Vitamins and Hypoglycemia: the connection

Nutritional Supplements: In many cases, nutritional supplements may help regulate your blood sugar levels, although more extensive scientific research may be required to support the use of some nutritional supplements for this condition. According to the University of Maryland Medical Center, commonly used supplements in treating or preventing hypoglycemia include probiotics, chromium, magnesium, alpha-lipoic acid, vitamin C, omega-3 fatty acids, a daily multivitamin, holy basil and green tea. Fenugreek and brewer’s yeast may also be helpful in balancing your blood sugar levels.

Vitamin B-6: Vitamin B-6 is a water-soluble vitamin that your body cannot store. It helps keep your blood sugar level within normal ranges. According to a report by clinical nutritionist Henry Osiecki published in the December 1998 issue of “The Hypoglycemic Health Association Newsletter,” vitamin B-6 can prevent brain damage and brain death caused by glucose deprivation.

 Chromium: Chromium is a mineral that is known to enhance the action of insulin. A clinical study published in the April 1993 issue of “The Journal of Nutrition” reported that chromium improved the efficiency of insulin in 12 out of 15 controlled studies. The University of Maryland Medical Center recommends 250 to 800 mcg of chromium daily for blood sugar regulation.

 Niacin: Niacin, or vitamin B-3, has been shown to increase blood sugar. The September 2000 issue of “The Journal of the American Medical Association” reported the results of a clinical study in which niacin use increased glucose levels in participants with and without diabetes. Consult with your doctor about the correct dosage for you.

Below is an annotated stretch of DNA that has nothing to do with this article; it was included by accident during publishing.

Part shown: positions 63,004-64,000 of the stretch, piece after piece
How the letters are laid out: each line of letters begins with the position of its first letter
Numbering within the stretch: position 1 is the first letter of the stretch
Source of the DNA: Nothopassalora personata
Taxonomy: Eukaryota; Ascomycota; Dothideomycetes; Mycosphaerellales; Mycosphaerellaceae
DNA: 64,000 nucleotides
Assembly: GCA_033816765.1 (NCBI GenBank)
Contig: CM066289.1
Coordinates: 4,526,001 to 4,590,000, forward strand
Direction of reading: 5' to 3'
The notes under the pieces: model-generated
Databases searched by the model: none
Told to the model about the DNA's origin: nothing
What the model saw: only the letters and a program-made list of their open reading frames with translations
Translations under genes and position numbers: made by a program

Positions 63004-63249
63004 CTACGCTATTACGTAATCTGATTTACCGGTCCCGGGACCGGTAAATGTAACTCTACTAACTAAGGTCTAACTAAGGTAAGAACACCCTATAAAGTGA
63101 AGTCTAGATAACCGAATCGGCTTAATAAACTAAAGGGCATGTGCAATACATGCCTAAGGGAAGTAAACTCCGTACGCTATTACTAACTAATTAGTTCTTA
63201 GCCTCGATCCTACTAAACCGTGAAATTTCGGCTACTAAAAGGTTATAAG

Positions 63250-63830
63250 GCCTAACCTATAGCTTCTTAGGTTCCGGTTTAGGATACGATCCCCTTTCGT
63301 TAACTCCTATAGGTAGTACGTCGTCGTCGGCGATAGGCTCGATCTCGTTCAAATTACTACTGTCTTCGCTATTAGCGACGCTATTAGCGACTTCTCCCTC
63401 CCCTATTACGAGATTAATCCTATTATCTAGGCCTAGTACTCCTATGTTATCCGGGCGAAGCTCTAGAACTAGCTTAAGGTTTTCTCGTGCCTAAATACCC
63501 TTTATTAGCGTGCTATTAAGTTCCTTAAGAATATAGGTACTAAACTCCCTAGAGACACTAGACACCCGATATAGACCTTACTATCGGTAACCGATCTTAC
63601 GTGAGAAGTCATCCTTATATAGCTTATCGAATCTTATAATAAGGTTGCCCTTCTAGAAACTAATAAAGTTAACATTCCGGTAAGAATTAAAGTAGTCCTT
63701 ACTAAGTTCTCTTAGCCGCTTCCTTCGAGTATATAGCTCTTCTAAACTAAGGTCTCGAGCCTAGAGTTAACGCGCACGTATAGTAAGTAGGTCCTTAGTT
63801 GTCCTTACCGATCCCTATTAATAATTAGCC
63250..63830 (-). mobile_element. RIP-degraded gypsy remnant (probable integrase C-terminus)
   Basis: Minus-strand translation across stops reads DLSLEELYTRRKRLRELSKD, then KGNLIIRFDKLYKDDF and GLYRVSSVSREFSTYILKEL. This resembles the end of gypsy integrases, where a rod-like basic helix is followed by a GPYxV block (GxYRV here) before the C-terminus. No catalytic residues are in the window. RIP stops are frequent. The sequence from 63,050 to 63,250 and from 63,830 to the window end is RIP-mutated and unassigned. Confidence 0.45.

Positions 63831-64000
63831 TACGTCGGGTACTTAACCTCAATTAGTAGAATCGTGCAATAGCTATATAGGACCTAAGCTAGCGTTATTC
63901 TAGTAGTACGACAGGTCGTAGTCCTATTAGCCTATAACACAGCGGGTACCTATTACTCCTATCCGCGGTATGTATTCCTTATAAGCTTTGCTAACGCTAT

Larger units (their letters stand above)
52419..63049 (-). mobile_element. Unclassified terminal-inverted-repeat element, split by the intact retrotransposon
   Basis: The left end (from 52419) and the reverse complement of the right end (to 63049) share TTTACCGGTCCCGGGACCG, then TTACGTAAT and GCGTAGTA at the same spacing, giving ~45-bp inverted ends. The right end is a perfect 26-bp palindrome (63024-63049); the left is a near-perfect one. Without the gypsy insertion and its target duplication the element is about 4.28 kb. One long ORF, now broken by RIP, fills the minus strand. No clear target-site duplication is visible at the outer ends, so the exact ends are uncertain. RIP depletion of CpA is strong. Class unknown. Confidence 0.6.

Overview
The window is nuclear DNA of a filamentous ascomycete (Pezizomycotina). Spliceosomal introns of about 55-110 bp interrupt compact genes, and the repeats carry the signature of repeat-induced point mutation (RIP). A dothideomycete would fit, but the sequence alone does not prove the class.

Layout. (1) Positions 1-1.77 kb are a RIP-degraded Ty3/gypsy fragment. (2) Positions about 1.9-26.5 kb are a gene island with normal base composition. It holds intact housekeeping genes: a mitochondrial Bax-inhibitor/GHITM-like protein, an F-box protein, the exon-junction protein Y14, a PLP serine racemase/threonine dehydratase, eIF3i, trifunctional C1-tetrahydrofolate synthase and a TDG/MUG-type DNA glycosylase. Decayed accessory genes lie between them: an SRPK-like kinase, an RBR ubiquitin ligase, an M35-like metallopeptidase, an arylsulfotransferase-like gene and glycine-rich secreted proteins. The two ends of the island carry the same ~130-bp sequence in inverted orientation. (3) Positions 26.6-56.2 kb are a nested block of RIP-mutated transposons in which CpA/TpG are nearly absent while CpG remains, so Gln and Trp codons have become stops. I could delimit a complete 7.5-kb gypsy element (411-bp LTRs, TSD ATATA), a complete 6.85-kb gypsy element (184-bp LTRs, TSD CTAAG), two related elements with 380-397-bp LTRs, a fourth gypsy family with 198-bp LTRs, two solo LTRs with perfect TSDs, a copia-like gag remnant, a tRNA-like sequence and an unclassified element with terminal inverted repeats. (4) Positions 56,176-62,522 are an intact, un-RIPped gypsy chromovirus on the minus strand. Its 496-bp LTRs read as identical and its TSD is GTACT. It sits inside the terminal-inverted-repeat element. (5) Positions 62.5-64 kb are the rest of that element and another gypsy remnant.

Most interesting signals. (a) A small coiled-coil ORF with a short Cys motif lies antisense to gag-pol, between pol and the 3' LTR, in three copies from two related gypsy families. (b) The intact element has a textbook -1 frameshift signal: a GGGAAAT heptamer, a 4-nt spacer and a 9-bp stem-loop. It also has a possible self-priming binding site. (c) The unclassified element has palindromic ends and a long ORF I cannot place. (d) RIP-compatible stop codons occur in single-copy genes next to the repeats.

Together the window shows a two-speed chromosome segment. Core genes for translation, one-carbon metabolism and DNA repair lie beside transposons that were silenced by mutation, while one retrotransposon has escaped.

Magnesium: Magnesium is one of the most abundant minerals in your body and it is important for more than 300 biochemical reactions, including regulating your blood sugar. The July 2004 issue of “Diabetic Medicine” published the results of a study that found oral magnesium supplementation to improve insulin sensitivity and secretion in diabetic patients. The University of Maryland Medical Center recommends 250 to 750 mg of magnesium per day.

Considerations: Discuss the use of dietary supplements for this condition with your doctor before self-treating with supplements. A licensed health care professional who specialises in clinical nutrition can provide you with accurate and valuable information about the supplements that may be best for you and your condition.

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